Paring down a product to its essentials can result in either a sleek, refined look or a missing critical component (or both). The Blue Lola headphones ($250) are a bit of both. Like its more expensive predecessor, the Blue Mo-Fi ($350), the Lola features an attractively unconventional design, comfortable ear cups and high-quality sound. Removing the Mo-Fi's built-in amp makes the device a bit less versatile than its predecessor, as does a rather narrow focus on Apple products above all others, but the Lola is still a quality headset for those seeking something off the beaten path.
You've probably never seen another set of headphones quite like the Lola — unless you're familiar with the Mo-Fi. Two adjustable arms hold the ear cups in place, while a flexible steel apparatus that resembles a briefcase handle holds the whole package together. Love it or hate it, you've got to give the Lola credit for trying something (mostly) new.
Whether the Lola is comfortable is up for debate. Due to its metallic construction, the Lola is much heavier than a conventional headset: 14 ounces. With nearly a pound of stuff on top of your head, it will eventually weigh you down, like the crown of Henry IV. I also found the ear cups quite tight behind my jaw.
Credit: Blue-headphones.comOn the other hand, the way the headphones sit is quite ingenious. Rather than adjusting each side manually, you just slide the ear cups onto your ears. The arms rotate, and the steel flexes outward depending on the size and shape of your head. I barely had to adjust the Lola once I put it on. As an added bonus, the ear cups and headband padding are incredibly plush and supportive, meaning the headphones are as comfortable after a few hours as they are when you first put them on. The Lola isn't as cozy as it could be, but it succeeds in finding a creative way to wrap snugly around your head.
You've probably never seen another set of headphones quite like the Lola.
I handed the Lola off to a co-worker, who wore it for a workday and generally shared my sentiments. He loved the ear cups and the headset's ability to conform to the shape of his head. However, he also found them a bit tight at first, and the snug fit did not abate over time.
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The Lola comes with two 3.5-millimeter audio cables, as well as a 5-mm adapter. While both cables work fine, the sizes are severely mismatched. At 1.2 meters (4 feet), the cable with the built-in microphone and media controls is far too short to use with a computer or with a phone you keep in a low pocket. The plain cable, at 3 meters (about 10 feet), is too long for all mobile or PC uses, but not quite long enough to plug directly into a TV or game console.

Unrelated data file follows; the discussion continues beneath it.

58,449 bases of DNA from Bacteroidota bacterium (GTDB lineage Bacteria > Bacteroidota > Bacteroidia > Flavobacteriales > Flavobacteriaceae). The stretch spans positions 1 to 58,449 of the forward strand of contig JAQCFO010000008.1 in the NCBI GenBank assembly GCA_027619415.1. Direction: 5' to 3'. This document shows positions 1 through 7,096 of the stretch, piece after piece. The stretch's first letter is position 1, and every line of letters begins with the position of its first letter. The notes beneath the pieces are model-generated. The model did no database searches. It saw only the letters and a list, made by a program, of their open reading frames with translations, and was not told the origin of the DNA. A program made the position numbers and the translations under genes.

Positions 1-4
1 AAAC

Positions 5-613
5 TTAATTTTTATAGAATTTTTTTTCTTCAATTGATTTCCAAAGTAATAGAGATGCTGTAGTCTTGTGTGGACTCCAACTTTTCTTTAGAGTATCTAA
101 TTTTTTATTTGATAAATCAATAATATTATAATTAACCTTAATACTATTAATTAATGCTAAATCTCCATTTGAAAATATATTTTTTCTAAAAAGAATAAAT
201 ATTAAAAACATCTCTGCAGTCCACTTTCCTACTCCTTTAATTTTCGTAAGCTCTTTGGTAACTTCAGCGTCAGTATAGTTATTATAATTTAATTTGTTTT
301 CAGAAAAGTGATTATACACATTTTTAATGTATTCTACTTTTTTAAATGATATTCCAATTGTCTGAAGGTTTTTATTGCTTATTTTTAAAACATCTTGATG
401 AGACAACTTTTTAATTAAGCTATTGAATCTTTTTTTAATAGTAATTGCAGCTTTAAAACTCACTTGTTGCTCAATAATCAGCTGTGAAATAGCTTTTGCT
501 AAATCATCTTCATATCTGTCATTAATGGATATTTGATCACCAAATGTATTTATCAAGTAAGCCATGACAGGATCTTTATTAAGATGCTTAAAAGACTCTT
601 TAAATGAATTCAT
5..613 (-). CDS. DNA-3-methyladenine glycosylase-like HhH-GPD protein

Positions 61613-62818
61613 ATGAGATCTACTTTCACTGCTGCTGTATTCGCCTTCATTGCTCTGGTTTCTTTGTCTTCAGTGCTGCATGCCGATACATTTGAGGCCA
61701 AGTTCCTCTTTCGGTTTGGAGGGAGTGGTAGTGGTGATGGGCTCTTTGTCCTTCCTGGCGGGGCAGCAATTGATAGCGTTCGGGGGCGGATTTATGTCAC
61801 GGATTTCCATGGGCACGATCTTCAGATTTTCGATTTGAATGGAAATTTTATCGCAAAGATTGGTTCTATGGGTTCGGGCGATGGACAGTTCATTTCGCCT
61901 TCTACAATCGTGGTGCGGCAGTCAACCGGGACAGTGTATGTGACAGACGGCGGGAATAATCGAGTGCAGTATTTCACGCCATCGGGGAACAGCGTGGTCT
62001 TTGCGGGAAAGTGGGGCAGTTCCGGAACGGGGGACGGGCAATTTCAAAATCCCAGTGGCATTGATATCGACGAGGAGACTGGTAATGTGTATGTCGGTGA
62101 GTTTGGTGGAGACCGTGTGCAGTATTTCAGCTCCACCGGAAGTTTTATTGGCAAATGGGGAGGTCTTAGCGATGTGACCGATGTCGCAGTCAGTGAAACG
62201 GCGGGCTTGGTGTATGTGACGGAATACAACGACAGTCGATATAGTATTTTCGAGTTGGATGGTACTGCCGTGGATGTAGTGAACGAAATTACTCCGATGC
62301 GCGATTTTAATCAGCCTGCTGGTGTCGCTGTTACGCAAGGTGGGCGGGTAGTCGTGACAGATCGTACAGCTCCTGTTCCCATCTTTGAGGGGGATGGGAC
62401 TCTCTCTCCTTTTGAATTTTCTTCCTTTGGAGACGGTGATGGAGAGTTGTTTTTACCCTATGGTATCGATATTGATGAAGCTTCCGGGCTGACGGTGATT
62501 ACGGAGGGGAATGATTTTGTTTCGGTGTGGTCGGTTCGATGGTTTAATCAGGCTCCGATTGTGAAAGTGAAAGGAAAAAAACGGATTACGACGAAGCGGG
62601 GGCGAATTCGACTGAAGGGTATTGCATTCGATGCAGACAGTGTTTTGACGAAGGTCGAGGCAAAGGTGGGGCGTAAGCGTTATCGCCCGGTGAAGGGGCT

With nearly a pound of stuff on top of your head, it will eventually weigh you down, like the crown of Henry IV.
Logistics aside, both cables function as they're supposed to and provide good sound with snug connections. My only real complaint is that the inline mic cable is designed exclusively for iOS devices. While the volume and pause/play controls work very well with an iPhone or iPad, they don't do anything at all for PCs, Android devices, game consoles or even Macs.
During a Skype conversation with a co-worker, she told me that my voice was audible, but quiet. Furthermore, the mic picked up a ton of background noise, from conversations, to doors closing, to the sound of my keyboard typing. This wasn't ideal for everyday conversation, and could pose a huge problem for applications like online meetings or competitive gaming.
Ultimately, a pair of headphones is only as good as the quality of the audio it provides. In that regard, the Lola is hard to fault. The device runs on a 50-mm driver with a 42-ohm impedance, which creates clean, agreeable audio across a wide variety of soundscapes.
I began my tests with "Bennachie," a Scottish ballad from Old Blind Dogs. The reedy vocals sounded crisp and clear, as did the rhythmic guitar and the fiddle at the forefront. The Lola emphasizes treble in general, which can be a double-edged sword. While the clean, straightforward sound worked wonders for the melody, the song's driving drumbeats got a bit lost in the shuffle.
The trend continued for an HD recording of Handel's "Messiah." The soprano and tenor sections came through loud and clear, with an excellent emphasis on harmonies and just enough of the underlying instruments. The basses, though, didn't come through quite as clearly, which can be a problem for choral music.
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Through Stevie Ray Vaughan's blues classic "Pride and Joy," Blind Guardian's "Silmarillion"-inspired "Nightfall" and the PS4 game The Order: 1886, I had similar experiences. The sound quality was excellent overall, especially for voices and high-pitched sound effects, but decidedly mixed when it came to percussion and the lower registers. For me, this was a reasonable trade-off, but people who listen to a lot of hip-hop or dance music may think otherwise.
The reedy vocals of 'Bennachie' sounded crisp and clear, as did the rhythmic guitar and the fiddle at the forefront.
If you were wondering why the extremely similar Blue Mo-Fi costs $100 more than its Lola counterpart, it's because the Lola lacks the Mo-Fi's amp options. What you hear is what you get. There's no way to boost the bass or change the sound equalization profile.
In spite of a few design and audio quirks, I found much to like about the Lola. Its physical configuration is generally comfortable, and definitely striking. The sound lacks some definition at the low end, but most genres are a joy to listen to. The iOS-exclusive controls and so-so microphone are missteps, but mild ones. If you're willing to part with $250 and want something a little out of the ordinary, the Lola looks good — and sounds good, too.